Criticized for showing a lack of emotion over the spill, Obama used strong, combative rhetoric at a speech Tuesday at the naval air base in Pensacola to describe the government's response to the spill, saying: "This is an assault on our shores and we're gonna fight back with everything we've got. And that includes mobilizing the resources of the greatest military in the world." He channeled the soaring language of speeches past, promising: "Make no mistake: The United States of America has gone through tough times before. And we always come out strong. And we will do so again. This region . . . will thrive again."

Finally, several hours before the president's speech on Tuesday night, the White House announced the appointment of Michael Bromwich to head the Minerals Management Service bureau. The appointment, made after the resignation of MMS head Elizabeth Birnbaum, comes amid broad criticism regarding regulatory failures within the federal government, which may have contributed to the BP disaster.
According to the official press release, Bromwich, a former assistant U.S. attorney and Justice Department inspector general, "will develop the plans for a new oversight structure, replacing long-standing, inadequate practices with a gold-standard approach for environmental and safety regulation." Senior White House officials said that the president would make note of Bromwich's appointment as proof of long-term planning to ensure that a disaster on the scale of the BP spill will not happen again.

Despite these proactive measures, on some "big ticket" items, the president will still face an uphill battle tonight. On Tuesday, the New York Times reported that the gulf cleanup "effort has been bedeviled by a lack of preparation, organization, urgency and clear lines of authority among federal, state and local officials, as well as BP. As a result . . . the damage to the coastline and wildlife has been worse than it might have been if the response had been faster and orchestrated more effectively." The article outlines numerous failures on the part of the federal government, especially in the areas of contingency planning, risk assessment, disaster response and coordination.

Obama will have to fend off this latest round of arrows in his address as he makes the case for his handling of the spill, which he has characterized as a "slow-motion disaster." Whatever its speed, tonight's speech will be critical in determining how soon Obama and his administration will be able to outpace the catastrophe.

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Bud Parker

I am an oilfield worker in the Gulf of Mexico. I do not say this to convince you that I am an expert on every aspect of the technical details of ultra-deepwater drilling. I am not. However, after 20 years working in the Gulf I can speak to many issues. First of all, this is not an oil spill. Nothing spilled. It is a blowout. The central questions to this disaster are few. Primarily the most relevant question is this: What did BP shortcut that caused this blowout? I can tell you precisely what the motivation is. Money.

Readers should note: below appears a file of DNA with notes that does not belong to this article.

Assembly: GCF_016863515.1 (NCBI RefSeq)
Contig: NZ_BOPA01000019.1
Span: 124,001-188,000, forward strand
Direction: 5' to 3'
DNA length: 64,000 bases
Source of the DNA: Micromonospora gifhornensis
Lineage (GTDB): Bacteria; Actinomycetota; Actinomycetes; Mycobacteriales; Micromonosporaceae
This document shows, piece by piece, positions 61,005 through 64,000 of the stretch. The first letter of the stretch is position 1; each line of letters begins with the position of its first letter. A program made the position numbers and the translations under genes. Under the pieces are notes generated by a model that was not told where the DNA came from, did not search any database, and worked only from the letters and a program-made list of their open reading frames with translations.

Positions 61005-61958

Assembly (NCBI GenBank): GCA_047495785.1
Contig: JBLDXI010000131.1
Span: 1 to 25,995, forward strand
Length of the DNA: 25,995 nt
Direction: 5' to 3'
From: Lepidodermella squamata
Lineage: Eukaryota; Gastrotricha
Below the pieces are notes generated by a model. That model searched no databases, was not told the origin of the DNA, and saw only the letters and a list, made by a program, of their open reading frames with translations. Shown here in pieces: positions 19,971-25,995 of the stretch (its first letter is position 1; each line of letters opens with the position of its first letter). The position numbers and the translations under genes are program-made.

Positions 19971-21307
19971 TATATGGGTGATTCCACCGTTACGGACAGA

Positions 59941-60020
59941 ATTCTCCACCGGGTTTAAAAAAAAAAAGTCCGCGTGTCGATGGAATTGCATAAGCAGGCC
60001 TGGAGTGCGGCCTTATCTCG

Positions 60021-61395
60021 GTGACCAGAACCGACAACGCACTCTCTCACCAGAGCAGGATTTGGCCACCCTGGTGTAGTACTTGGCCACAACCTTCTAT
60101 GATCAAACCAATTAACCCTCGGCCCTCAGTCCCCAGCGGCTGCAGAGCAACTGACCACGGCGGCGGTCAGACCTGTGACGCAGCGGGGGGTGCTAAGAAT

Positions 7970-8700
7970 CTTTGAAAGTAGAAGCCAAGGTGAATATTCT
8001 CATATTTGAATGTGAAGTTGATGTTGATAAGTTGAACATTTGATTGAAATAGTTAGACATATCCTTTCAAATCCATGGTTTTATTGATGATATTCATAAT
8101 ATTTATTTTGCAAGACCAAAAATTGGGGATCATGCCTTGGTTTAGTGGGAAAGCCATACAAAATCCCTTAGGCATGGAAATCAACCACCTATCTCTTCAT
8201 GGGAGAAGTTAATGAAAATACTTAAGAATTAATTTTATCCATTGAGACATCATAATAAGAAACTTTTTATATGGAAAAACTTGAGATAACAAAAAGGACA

Offshore operations like the Deepwater Horizon are extremely expensive. The “Day Rate” is used to quantify (roughly) how much money it costs daily. The day rate for the Horizon alone was $500,000. Add the myriad of other expenses required to perform this drilling operation and the real figure could easily be $1M. Every day. That is $83,333 per hour. Because of the cost of operations many gambles are taken as a routine course of action. Hummm… If we do this risky action, we could save 6 days. Risky action it is! Decision makers bonuses are made by saving money. That is a super incentive to gamble.

So, what caused the blowout? The root cause is a failure to resolve a poor primary cement job. BP had knowledge that the primary cement job had failed; their continued operation was unsafe. Everything else BP decided to do from that point just exacerbated the situation. All because it would cost big bucks to work safely. My contacts on the Horizon told me that they brought all of this up to the “Company Man” on the Horizon. More than once.

The Minerals Management Service is a large collection of retired oilfield big dogs that oversee operations of their ex-employers. Payola is much cheaper that delays in operations. Hence, the façade of oversight. This oil well drilling can be a remarkably complex endeavor and if you do not have many years of hands on experience you are worthless as an MMS Inspector because you do not know what you’re doing.

June 16 2010 at 12:45 AM Report abuse rate up rate down Reply

At the time that the Oval Office speech is on the tube my wife and I will head out to the shore of Lake Pontchatrain where the local officials have been able to keep the oil out without any help from the federal government. This proves that the modest actions of the little people are more effective than the constant speeches by the President.